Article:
Trump: ‘Iran made a big mistake’
The United States is likely to take military action against Iran in the coming days for Tehran’s downing a U.S. drone in international airspace on Wednesday near the Strait of Hormuz.
The Central Command said an RQ-4 Global Hawk drone aircraft was shot down by an Iranian surface-to-air missile system while operating in international airspace around 7:35 p.m. on Wednesday.
President Trump suggested retaliation for the attack is coming. “Iran made a very big mistake,” the president tweeted.
Later during an Oval Office meeting with Canadian prime minister Justin Trudeau, Trump was asked about a military strike against Iran and repeated that Iran “made a very big mistake” because the drone was flying over international waters.
“Iran made a big mistake. This drone was in international waters, clearly,” he said. “We have it all documented scientifically, not just words. And they made a very bad mistake.”
Trump suggested that the drone was mistakenly shot down and noted that “I have a big, big feeling” an Iranian air defense operator erred in attacking the drone, someone “loose and stupid who did it.”
Asked what will come next, the president said “You’ll find out.”
Air Force Lt. Gen. Joseph Guastella, commander of Central Command air forces, said the RQ-4 drone was conducting surveillance over the Gulf of Oman and the Strait of Hormuz in international airspace near recent IRGC attacks on two tankers. The drone was struck by an IRGC surface-to-air missile fired from a base near Goruk, Iran, he said.
“This was an unprovoked attack on a U.S. surveillance asset that had not violated Iranian airspace at any time during its mission,” Guastella said in a statement. “This attack is an attempt to disrupt our ability to monitor the area following recent threats to international shipping and free flow of commerce.”
The three-star general also said that Iran falsely claimed the aircraft was shot down over Iran. “The aircraft was over the Strait of Hormuz and fell into international waters.”
“Iranian reports that the aircraft was over Iran are false,” said CENTCOM spokesman Capt. Bill Urban. “This was an unprovoked attack on a U.S. surveillance asset in international airspace.”
Tensions have increased with Iran since last week when the Islamic Revolutionary Guards Corps, Tehran’s shock troops, were caught removing a limpet mine from the hull of a Japanese tanker that had been hit by other mines the United States has concluded came from Iran.
Another tanker also was attacked with the magnetic mines last week.
Several earlier Iran-linked attacks were carried out, including mines on the ships, an attack on a Saudi pipeline, a rocket firing near a U.S. embassy, and an attack on a NATO convoy in Afghanistan.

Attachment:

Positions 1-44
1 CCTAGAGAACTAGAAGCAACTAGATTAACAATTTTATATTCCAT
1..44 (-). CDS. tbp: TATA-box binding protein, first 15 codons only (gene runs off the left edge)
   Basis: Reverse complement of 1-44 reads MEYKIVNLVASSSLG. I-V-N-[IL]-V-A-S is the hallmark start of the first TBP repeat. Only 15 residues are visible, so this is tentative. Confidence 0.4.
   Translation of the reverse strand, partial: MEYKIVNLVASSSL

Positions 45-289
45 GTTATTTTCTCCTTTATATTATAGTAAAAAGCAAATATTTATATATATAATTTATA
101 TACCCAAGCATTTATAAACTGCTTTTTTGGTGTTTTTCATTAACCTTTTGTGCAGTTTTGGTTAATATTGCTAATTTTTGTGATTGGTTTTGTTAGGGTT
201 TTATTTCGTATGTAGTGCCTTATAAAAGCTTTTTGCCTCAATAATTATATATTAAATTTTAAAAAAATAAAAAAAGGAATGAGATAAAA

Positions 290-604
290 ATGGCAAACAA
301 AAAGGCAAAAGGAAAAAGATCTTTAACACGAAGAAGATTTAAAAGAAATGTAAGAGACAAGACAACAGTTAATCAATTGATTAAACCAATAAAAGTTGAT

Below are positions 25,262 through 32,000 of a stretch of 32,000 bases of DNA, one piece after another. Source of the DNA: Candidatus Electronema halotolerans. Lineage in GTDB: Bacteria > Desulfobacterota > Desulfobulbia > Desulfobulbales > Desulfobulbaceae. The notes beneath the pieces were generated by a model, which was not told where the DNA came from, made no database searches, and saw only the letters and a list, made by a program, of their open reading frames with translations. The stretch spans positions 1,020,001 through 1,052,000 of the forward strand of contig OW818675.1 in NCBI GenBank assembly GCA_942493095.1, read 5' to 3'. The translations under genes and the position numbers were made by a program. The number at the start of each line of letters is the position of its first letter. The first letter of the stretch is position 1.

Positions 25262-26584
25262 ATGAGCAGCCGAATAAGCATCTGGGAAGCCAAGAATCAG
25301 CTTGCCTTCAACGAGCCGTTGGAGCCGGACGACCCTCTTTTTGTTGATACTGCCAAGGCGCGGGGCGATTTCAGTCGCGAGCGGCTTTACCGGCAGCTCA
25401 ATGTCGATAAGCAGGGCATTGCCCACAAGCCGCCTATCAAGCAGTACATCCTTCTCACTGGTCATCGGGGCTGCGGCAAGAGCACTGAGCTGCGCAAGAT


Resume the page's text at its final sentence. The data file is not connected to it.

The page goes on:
White House National Security Adviser John Bolton said in an interview last week the United States is set to retaliate for Iranian military provocations.
“The National Security Strategy lists Iran as one of the four top threats and we just need to be sure we’ve got the capability to deter them from these kinds of activities, threatening American lives and facilities, threatening the international oil market,” Bolton said when asked about the Pentagon’s plan to dispatch around 1,000 additional troops to the region.
“They would be making a big mistake if they doubted the president’s resolve on this,” Bolton added, echoing the president’s tweet.
The Pentagon last month deployed the aircraft carrier strike group led by the USS Abraham Lincoln to the Persian Gulf, along with a bomber strike group of B-52 bombers.
These forces likely would be called on to carry out any future retaliatory strikes.
Iran earlier threatened to exceed the limits placed on uranium enrichment in response to the Trump administration jettisoning the 2015 nuclear deal.
Bolton said last week that Iran is ramping up uranium production.
“There’s no doubt in the minds of IAEA that uranium enrichment has increased, it’s not just the more sophisticated centrifuges, but the pace of production, the pace of enrichment has picked up,” Bolton said. “And so it threatens the various limits in the JCPOA that the Iranians have said they’ll violate, they’ll exceed beginning July the 8th.”
One model for a U.S. retaliatory strike could be the Reagan administration’s Operation Nimble Archer in 1987. American naval forces attacked two Iranian oil platforms in the Persian Gulf in response to an Iranian missile attack on an oil tanker.
Full article: U.S. Expected to Strike Back for Iran’s Downing of Drone (Washington Free Beacon)